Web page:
14 May 2021

Commodities: Don’t get too carried away

Global commodity prices have risen substantially over the past year as the world starts to recover from the COVID-19 pandemic. They are now up by an average of 80% since the trough in April 2020. Most are back above their pre-pandemic levels and some, like copper and iron ore, have reached new record highs. For context, during the super-cycle between 2002 and 2008 global commodity prices rose 320% and remained high until 2014.

Paul Bloxham, HSBC Chief Economist - Australia, New Zealand and Global Commodities

So, is this another “super-cycle” and what does it mean for Asia? There are similarities this time around as well as key differences. First up, China has again led the upswing and there has also been an extended period of subdued mining investment and low interest rates.

Metal prices have been supported by China ramping up its infrastructure spending. However, this is expected to slow in the coming quarters as policymakers seek to shift growth back towards services. They have also become more concerned about the exuberance of the property sector.

More broadly, China is at a very different stage of its development than it was in the early 2000s. Back then, aggregate debt levels were low and there was scope to increase spending on much-needed infrastructure and housing. Debt levels are now much higher and policymakers acknowledge that a more cautious approach is needed to ensure that capital is allocated appropriately.

Looking beyond China, a shift to demand for services is also a feature of our forecast for Western countries. COVID-19 forced people into their homes and encouraged spending on goods, but the rollout of vaccines is expected to lead to a pivot in demand away from goods back to services. At the same time, a slowdown in manufacturing production is expected to cool demand for some metals.

Although Western countries are ramping up spending on infrastructure, which should support demand for metals, there is a need to temper some of the optimism. Many of these infrastructure plans are focused on repairs and rebuilding – bridges and roads, for example – which tend to be less raw material intensive. And when developed economies boost construction many of the materials used are recycled, rather than raw materials.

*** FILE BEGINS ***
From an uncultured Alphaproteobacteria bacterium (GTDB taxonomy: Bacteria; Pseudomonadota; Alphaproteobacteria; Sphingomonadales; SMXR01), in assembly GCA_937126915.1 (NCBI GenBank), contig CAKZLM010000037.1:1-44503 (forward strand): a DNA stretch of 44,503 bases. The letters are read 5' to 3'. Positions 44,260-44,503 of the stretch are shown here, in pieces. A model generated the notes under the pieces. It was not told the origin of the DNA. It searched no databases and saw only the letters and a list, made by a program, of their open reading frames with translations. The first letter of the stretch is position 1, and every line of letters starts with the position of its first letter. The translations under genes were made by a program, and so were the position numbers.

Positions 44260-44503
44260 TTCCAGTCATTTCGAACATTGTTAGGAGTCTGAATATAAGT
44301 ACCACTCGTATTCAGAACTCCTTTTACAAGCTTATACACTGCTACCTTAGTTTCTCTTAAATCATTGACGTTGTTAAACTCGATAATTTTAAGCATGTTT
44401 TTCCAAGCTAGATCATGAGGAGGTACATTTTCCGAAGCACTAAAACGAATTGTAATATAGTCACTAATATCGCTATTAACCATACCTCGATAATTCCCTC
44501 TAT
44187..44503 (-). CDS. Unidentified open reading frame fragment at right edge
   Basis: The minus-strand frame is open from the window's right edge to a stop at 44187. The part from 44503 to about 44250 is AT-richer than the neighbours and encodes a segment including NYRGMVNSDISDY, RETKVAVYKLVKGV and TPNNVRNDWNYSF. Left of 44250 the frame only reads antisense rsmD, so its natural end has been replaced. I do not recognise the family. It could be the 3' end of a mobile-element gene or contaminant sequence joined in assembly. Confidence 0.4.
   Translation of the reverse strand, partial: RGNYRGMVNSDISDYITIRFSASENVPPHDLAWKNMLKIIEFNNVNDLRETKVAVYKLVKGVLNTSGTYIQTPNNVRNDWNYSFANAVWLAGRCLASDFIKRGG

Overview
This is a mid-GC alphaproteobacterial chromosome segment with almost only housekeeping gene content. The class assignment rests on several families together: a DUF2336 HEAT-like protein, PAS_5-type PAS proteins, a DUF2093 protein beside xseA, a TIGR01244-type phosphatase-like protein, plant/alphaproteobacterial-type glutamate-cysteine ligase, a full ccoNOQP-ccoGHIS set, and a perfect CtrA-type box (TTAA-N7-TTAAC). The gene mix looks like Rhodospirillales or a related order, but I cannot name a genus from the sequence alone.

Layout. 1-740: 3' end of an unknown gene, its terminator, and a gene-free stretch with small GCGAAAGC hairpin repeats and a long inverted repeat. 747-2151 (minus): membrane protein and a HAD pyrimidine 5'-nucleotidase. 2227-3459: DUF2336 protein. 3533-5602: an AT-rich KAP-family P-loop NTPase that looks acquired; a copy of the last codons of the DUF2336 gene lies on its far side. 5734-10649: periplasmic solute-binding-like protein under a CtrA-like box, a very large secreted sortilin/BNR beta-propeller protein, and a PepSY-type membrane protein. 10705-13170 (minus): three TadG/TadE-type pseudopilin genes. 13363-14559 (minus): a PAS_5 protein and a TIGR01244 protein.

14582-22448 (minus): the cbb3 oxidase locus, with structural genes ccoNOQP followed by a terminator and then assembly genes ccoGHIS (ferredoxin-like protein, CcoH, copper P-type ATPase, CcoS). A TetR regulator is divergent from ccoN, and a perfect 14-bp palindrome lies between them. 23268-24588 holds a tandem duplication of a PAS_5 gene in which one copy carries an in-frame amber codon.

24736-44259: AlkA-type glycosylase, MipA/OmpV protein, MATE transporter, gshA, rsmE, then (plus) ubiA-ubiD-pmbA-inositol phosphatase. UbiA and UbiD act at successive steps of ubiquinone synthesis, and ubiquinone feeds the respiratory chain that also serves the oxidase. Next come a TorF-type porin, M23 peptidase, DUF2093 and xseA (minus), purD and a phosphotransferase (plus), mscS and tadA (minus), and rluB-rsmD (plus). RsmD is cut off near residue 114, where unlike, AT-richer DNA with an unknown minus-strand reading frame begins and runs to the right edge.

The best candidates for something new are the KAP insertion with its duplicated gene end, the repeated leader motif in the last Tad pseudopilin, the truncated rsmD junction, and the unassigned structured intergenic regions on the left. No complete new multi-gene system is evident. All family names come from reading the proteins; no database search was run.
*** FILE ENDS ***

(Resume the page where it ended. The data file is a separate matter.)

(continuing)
There are, of course, some exceptions, particularly those commodities where demand is supported by changes to climate policy. Many of these policy agendas have been accelerated by the COVID-19 shock, with government programmes more focused on green spending. A new US administration, the European Green Deal, and Beijing adopting a net-zero emissions target are other contributing factors.

In particular, climate concerns have spurred demand for materials used in batteries and electricity networks, such as copper, lithium and cobalt. Meanwhile, demand for coal and oil will fall, even if lower investment in coal mines and oil projects limits near-term supply.

Indeed, in terms of comparisons with the earlier super cycle, we expect the direction of oil prices to be one of the key differences. Although prices have recovered from the very low levels of early 2020 and are back above pre-pandemic levels, they are still a long way below the peaks of the early 2000s. In addition, much of the increase in oil prices over the past year has been the result of OPEC+ carefully managing the level of supply.

While demand for oil is gradually recovering it remains well below pre-pandemic levels. The pandemic may also permanently change demand patterns. In particular, working from home will accelerate digitalisation and reduce travel -- implying lower demand for oil. On the supply side, US shale oil is now a much larger part of the global oil market, and these producers are typically nimbler.

Finally, agricultural-product prices have risen strongly, led by cereals, especially soybeans and corn. This partly reflects dry weather in South America reducing yields due to the recent La Niña event. In China, demand for farming products has been strong, particularly for imported grains used as feedstock to rebuild a pork herd that swine fever reduced by one third. That supply loss has reshaped global meat markets, leaving prices at multi-year highs.

For South East Asia, these moves in commodity prices have had differing economic effects. Commodity producers such as Indonesia (nickel) and Australia (iron ore) are benefitting from higher prices. At the same time, the rise in oil prices and recent spike in some food prices is an upside risk for inflation, which could constrain the ability of Asian central banks to provide needed monetary support.

All in all, we see continued support for commodity prices. There are some materials which have already seen a super-cycle upswing in prices, such as copper and iron ore. But because of the differences between now and the 2000s, particularly for oil and metals, we suspect that a new super-cycle is unlikely.

A contribution piece by Paul Bloxham, HSBC Chief Economist - Australia, New Zealand and Global Commodities, was first published in The Business Times on 14th May 2021.